In summary: Surprise! Doctors are people too and they all behave, communicate, and react differently and learning to manage them as individuals is very useful.

In terms of managing information we started writing it down. I used a format like:


This leads me to the details. Some of the doctors were hardly ever with the baby. In fact we wouldn’t see them at all unless we asked the nurses to see them. If you decide to spend a lot of time with your baby you get to know the ins and outs, and you will notice details the nurses and doctors simply won’t (but probably should). For example, I quickly learnt that when my son was red, with a high heart rate and high respiration, he was probably too hot inside the incubator.

The next time it happened there was no doctor with us, and the nurse gave me another vague response of “no its to do with his medications”. I bought that for 15 minutes till I could see my sons behavior was not what it normally is, he looked distressed and his stats were all over the place. I called for the doctor who had quite an angry conversation with the nurse about why she didn’t check the temperature. He ordered hydration for my son and the temperature in the incubator to be lowered.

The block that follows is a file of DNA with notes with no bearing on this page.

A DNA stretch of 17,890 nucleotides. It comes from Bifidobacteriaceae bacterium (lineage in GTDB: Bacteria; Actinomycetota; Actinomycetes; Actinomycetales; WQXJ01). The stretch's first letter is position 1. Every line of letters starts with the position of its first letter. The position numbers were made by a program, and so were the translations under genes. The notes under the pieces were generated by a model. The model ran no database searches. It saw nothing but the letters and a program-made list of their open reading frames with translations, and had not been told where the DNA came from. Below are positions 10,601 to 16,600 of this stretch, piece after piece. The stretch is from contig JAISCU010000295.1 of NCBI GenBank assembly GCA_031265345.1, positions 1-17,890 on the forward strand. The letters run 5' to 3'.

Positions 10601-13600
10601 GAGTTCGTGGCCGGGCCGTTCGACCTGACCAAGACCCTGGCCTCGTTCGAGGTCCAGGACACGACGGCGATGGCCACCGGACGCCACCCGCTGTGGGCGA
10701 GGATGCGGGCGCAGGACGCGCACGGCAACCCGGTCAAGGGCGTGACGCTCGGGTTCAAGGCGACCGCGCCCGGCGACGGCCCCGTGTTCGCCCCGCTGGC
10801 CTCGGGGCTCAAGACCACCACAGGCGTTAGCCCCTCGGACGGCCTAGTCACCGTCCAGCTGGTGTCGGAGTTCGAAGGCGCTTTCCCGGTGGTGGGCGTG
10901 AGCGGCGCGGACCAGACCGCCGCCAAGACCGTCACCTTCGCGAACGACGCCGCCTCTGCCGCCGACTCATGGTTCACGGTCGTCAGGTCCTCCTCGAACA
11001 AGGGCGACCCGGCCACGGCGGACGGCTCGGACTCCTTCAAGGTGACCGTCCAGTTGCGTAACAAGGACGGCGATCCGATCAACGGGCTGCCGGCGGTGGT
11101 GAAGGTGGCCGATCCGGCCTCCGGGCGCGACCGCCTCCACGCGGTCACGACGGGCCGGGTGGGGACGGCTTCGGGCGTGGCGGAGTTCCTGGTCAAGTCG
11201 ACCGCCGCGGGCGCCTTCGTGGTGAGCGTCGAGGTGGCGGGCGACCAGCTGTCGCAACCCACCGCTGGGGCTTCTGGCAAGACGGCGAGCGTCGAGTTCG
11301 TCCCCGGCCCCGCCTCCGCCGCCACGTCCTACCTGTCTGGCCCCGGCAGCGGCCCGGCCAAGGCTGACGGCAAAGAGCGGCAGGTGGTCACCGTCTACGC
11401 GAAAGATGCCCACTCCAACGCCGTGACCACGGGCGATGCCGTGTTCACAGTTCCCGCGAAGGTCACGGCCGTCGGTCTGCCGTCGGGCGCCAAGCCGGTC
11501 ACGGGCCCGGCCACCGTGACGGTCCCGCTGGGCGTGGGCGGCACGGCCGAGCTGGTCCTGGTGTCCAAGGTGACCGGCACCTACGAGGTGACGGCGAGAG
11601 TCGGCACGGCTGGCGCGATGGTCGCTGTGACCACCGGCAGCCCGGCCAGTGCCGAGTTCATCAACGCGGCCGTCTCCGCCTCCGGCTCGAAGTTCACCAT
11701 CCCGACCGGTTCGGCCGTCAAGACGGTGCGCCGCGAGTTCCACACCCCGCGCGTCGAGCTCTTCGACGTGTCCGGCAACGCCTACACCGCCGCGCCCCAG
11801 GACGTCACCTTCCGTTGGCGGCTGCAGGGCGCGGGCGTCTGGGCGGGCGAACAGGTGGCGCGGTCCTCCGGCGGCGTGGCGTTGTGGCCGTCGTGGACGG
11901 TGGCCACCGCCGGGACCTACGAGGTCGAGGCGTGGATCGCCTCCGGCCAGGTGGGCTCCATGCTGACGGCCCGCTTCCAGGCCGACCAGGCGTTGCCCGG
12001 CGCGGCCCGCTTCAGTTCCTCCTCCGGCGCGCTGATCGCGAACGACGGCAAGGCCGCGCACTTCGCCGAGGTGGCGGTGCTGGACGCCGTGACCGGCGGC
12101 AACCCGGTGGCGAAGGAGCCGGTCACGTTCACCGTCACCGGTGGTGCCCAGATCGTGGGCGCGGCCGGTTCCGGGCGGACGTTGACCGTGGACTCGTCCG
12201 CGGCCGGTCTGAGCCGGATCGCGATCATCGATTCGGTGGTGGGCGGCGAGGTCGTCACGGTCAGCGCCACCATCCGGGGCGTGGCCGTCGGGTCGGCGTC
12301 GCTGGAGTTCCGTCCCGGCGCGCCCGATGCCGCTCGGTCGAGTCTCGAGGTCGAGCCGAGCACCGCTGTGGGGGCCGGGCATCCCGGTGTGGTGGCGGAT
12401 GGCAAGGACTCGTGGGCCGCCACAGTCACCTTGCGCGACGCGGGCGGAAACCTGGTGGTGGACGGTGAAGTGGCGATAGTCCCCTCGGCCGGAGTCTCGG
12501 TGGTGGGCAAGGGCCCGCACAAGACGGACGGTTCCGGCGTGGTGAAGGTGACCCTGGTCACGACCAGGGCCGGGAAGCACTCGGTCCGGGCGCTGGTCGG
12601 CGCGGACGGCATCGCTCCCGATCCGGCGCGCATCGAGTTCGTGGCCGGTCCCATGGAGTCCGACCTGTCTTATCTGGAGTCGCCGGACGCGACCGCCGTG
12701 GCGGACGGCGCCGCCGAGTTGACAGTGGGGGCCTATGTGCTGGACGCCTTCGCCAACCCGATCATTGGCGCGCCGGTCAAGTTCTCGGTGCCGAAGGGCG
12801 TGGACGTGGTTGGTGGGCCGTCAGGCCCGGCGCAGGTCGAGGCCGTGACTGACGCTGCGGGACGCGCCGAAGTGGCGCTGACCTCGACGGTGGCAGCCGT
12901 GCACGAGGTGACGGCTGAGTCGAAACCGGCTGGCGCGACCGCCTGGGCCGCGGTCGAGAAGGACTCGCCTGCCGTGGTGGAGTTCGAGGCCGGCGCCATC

This is just one example of the way small details can be missed and can impact on the care of your child in the NICU. Don’t be afraid to ask about them, trust your intuition and ask for the nurses and doctors to actually look, check and verify that everything is OK.

I don't want to be down on the staff, they do an amazing job, deal with really difficult situations and families of all sorts in their darkest hours. And I would say 99% of the time I was really happy with the staff.

Friday, April 13, 2012

NICU Rules

Each NICU will have different rules. When my son was in the NICU, I did have to visit another NICU ward and was surprised at, even in my brief visit, how different some of the rules can be. For our NICU there was no pamphlet or any written information, we had to learn it as we went. Here's what I found to be the key things to learn